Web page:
Sramana Mitra: Maybe pick three client use cases who have these large amounts of data. Let’s double-click down on understanding specifically what that data contains and what kinds of intelligence are you able to derive out of it. What processes and methodologies have you innovated to bring that together?
Dmitri Williams: Let’s start with an academic one and maybe jump into some commercial ones. The first project that we did was on predictive analytics and we were doing this for the intelligence community. They were interested in looking at someone’s online behavior and understanding something about them offline. Those are all declassified stuff that you can read about online. We would take a look at someone playing a video game like EverQuest 2, which is the game that we were looking at most of the time. Then we’d say when someone plays in a particular way, could you tell if they were more likely to be a republican, or female, or to live in a suburb? We started building models that got pretty good.
You can see how the social and computer sides might work together because the social folks would say, ”What variable in these large data sets should we be going after?” Computer scientists are better tailored to address what kind of models we would build. We had this process. We were bouncing back and forth between theory from the social side and observation and analysis from the computer science side. We got very good at making these predictive models but the thing that really made them hum was when we started including social data and we started getting social network data and social network analysis built into those models.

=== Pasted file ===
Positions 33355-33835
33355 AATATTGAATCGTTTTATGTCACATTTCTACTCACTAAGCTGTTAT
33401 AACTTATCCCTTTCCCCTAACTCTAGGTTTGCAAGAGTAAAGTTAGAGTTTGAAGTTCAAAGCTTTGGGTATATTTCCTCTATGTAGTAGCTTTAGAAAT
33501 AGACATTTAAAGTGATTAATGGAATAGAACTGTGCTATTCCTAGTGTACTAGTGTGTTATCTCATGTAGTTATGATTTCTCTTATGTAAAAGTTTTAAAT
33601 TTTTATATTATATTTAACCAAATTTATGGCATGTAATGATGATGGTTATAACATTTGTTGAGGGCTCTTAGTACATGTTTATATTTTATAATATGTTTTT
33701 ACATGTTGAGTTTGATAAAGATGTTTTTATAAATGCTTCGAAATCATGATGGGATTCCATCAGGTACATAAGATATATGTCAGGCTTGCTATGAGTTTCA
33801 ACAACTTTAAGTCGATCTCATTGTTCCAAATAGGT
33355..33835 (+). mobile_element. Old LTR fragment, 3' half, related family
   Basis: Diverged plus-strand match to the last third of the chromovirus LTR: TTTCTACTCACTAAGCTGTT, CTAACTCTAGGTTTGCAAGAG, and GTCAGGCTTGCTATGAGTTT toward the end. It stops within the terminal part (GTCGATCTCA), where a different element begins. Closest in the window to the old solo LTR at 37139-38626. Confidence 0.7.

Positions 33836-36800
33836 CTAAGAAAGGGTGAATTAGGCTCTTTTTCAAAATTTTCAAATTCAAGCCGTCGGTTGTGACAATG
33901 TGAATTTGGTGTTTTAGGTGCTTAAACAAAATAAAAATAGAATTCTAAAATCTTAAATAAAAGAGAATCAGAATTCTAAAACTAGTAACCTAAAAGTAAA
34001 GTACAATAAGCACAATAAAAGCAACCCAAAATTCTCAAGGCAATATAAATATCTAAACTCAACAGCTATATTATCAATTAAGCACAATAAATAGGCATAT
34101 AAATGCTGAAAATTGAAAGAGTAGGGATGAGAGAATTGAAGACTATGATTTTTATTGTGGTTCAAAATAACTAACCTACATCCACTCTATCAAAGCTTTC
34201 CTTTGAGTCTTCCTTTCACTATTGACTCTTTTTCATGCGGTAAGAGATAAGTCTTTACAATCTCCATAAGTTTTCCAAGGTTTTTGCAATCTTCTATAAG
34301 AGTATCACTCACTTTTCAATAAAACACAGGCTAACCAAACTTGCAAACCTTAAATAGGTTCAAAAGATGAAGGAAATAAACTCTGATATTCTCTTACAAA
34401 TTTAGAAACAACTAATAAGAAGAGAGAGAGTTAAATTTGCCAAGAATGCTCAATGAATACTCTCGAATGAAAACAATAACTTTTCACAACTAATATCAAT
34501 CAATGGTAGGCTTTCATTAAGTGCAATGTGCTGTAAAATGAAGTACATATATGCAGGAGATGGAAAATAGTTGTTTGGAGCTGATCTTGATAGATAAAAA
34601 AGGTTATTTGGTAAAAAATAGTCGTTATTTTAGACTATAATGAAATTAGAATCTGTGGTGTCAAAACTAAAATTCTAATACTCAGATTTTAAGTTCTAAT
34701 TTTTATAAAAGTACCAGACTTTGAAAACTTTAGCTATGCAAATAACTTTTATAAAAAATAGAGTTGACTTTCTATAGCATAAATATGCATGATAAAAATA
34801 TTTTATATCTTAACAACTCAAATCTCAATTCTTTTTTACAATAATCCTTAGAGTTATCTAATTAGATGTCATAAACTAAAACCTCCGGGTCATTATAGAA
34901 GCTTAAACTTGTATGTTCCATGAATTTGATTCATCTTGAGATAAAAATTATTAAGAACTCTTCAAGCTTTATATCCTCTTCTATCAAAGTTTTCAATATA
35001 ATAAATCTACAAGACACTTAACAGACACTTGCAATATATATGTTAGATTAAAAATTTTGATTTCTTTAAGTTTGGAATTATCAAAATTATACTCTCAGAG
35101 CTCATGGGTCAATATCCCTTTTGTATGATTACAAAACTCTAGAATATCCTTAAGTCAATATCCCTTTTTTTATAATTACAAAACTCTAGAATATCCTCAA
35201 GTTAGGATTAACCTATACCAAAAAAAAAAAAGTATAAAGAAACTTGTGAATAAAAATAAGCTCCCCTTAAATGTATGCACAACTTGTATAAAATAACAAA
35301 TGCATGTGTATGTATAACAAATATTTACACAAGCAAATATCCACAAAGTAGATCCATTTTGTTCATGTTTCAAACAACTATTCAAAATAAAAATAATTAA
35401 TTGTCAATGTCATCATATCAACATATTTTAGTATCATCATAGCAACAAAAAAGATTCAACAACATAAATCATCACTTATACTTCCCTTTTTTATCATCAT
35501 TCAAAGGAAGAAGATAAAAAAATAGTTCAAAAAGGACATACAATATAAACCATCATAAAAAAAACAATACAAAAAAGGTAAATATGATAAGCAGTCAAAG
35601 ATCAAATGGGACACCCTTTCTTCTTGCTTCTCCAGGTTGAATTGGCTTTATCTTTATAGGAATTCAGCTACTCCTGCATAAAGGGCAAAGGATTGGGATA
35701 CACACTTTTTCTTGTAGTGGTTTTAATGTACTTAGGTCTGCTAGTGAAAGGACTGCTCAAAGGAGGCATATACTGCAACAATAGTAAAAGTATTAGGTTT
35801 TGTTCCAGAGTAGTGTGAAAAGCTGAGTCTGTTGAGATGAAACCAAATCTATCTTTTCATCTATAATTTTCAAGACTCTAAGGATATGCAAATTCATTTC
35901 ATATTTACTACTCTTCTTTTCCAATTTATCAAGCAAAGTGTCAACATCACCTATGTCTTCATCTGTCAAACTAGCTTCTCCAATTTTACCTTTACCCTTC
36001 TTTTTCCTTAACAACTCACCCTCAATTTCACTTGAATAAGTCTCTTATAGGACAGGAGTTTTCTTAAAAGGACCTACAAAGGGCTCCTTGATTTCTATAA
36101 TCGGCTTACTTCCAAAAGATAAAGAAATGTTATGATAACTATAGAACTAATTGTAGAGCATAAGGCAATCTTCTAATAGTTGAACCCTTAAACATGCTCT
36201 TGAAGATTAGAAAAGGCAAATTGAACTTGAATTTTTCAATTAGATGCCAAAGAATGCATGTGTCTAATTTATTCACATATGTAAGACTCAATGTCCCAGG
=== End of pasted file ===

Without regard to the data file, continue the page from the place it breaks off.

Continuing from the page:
We really started thinking about hyper-graph technology and how interactions and, over time, data analysis could spur things along. Those are the things that got our models to be really powerful. We realized that tracking a person was one thing but when you looked at them and their relationships with others and how they impacted each other, that was really powerful.
Sramana Mitra: What is the value of that? Who is using that data?
Dmitri Williams: The use case for the government agencies I can’t speak about directly, but it wouldn’t be a great leap of faith to see why some agencies would be interested in being able to predict and learn more, especially if the person was a bad actor. We were really working on the mathematical technique side of it and not really speculating on how they would use it as much.
Sramana Mitra: You said you were also working on the commercial domain. To be able to build a business, you do need to understand the use cases of how that data may be used commercially, right?
Dmitri Williams: Of course. This is what led to the tech transfer process. We realized about halfway through that we had developed, whether we had meant to or not, a predictive system for social behavior. In other words, we could look at a social graph and we could say, “When Dmitri does something, Sramana is more or less likely to do it.” In other words, we could develop influence models that were based on behavior. At that time, and I think still is, the state of the art was to look at what people talk about on Twitter. But we had behavioral data, which as any social scientist will tell you, is the gold standard. You never ask people what they think when you know what they do.